The U.S. debut of Park Chan-wook‘s Decision to Leave (MUBI, 10.14) is a few months off, and I’m sure his devoted fans will celebrate every shot, cut and camera move of this slow-moving noir. From a technical standpoint it’s masterful, but it was understood by a certain percentage of Cannes Film Festival critics (i.e., the honest ones) that it didn’t go much further that that.

The Park Chan-wook cabal has insisted for years that the usual narrative elements that define most first-rate films don’t count as much when it comes to PCW, that he’s a world-class auteur because of his high style and excellent chops and that’s all — the same kind of rationale that floated Brian DePalma‘s boat for so many years.

Just remember what I was saying last May, which is that Decision to Leave is a beautifully shot slog if I ever saw one.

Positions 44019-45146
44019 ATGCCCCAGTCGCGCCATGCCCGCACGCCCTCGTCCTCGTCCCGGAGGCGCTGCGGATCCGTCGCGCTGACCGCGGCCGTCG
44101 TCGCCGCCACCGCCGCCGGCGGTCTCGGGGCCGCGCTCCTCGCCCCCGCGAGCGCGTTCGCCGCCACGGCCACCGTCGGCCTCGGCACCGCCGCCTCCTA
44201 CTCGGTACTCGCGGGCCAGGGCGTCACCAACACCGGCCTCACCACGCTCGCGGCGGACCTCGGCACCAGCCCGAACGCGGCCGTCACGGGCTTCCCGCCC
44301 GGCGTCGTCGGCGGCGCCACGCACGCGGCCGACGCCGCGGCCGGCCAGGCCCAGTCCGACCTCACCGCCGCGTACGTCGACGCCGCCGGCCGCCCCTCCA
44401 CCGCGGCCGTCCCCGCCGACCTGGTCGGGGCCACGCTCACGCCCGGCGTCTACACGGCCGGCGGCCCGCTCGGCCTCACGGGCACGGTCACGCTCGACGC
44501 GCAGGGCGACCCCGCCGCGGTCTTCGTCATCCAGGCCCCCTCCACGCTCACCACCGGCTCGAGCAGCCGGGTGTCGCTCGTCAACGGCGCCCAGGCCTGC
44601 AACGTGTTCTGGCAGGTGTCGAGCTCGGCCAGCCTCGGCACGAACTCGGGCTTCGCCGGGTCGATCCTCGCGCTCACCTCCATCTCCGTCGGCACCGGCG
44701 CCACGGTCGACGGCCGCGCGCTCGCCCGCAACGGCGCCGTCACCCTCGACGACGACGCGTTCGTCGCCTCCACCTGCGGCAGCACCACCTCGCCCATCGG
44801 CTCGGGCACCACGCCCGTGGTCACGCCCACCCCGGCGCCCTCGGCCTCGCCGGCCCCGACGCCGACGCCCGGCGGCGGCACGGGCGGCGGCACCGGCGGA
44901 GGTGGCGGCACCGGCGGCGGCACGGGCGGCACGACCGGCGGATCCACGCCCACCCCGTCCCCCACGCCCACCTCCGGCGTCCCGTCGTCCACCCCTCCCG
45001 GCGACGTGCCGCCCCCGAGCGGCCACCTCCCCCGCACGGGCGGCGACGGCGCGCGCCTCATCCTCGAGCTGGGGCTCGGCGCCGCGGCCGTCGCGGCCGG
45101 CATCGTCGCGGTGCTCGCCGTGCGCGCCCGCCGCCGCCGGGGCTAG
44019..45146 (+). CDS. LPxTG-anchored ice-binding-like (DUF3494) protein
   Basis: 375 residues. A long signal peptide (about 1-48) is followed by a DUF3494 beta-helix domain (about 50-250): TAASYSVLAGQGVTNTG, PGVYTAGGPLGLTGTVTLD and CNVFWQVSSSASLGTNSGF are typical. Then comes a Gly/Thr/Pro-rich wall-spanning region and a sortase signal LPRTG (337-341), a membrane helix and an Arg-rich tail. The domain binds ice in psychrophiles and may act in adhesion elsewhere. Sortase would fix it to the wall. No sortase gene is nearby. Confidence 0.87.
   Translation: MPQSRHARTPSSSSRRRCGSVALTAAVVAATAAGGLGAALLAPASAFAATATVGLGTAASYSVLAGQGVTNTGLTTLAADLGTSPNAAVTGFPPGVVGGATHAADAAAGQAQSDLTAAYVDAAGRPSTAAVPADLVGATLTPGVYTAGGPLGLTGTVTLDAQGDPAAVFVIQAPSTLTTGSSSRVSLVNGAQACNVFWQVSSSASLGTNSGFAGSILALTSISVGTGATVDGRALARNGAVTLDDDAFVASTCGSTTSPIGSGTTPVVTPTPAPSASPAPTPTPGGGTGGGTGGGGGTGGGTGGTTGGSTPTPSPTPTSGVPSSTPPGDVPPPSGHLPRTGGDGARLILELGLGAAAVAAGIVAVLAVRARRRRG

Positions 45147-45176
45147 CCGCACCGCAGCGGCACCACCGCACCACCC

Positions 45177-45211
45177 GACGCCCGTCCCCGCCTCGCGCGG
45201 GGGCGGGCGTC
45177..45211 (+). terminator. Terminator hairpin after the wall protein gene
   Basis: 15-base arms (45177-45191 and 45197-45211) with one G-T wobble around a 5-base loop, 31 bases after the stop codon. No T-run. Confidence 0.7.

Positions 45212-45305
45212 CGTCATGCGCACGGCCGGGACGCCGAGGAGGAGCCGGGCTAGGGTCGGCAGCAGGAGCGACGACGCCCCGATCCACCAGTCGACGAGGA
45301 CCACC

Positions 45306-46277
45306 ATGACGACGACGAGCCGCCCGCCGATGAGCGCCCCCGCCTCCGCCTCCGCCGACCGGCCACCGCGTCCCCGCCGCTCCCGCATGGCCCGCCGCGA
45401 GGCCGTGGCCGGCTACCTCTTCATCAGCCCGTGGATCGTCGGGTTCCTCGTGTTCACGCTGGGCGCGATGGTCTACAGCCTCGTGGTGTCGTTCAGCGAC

Posted on 5.23.22: With all due respect for Park Chan-wook’s smooth and masterful filmmaking technique (no one has ever disputed this) and the unbridled passion that his cultish film critic fans have expressed time and again…

And with respect, also, for the time-worn film noir convention of the smart but doomed male protagonist (a big city homicide detective in this instance) falling head over heels for a Jane Greer-like femme fatale and a psychopathic wrong one from the get-go

The labrynthian (read: convoluted) plotting of Park’s Decision To Leave, though intriguing for the first hour or so, gradually swirls around the average-guy viewer (read: me) and instills a feeling of soporific resignation and “will Park just wrap this thing up and end it already?

Jesus God in heaven, but what doth it profit an audience to endure this slow-drip, Gordian knot-like love story-slash-investigative puzzler (emphasis on the p word) if all that’s left at the end is “gee, what an expert directing display by an acknowledged grade-A filmmaker!”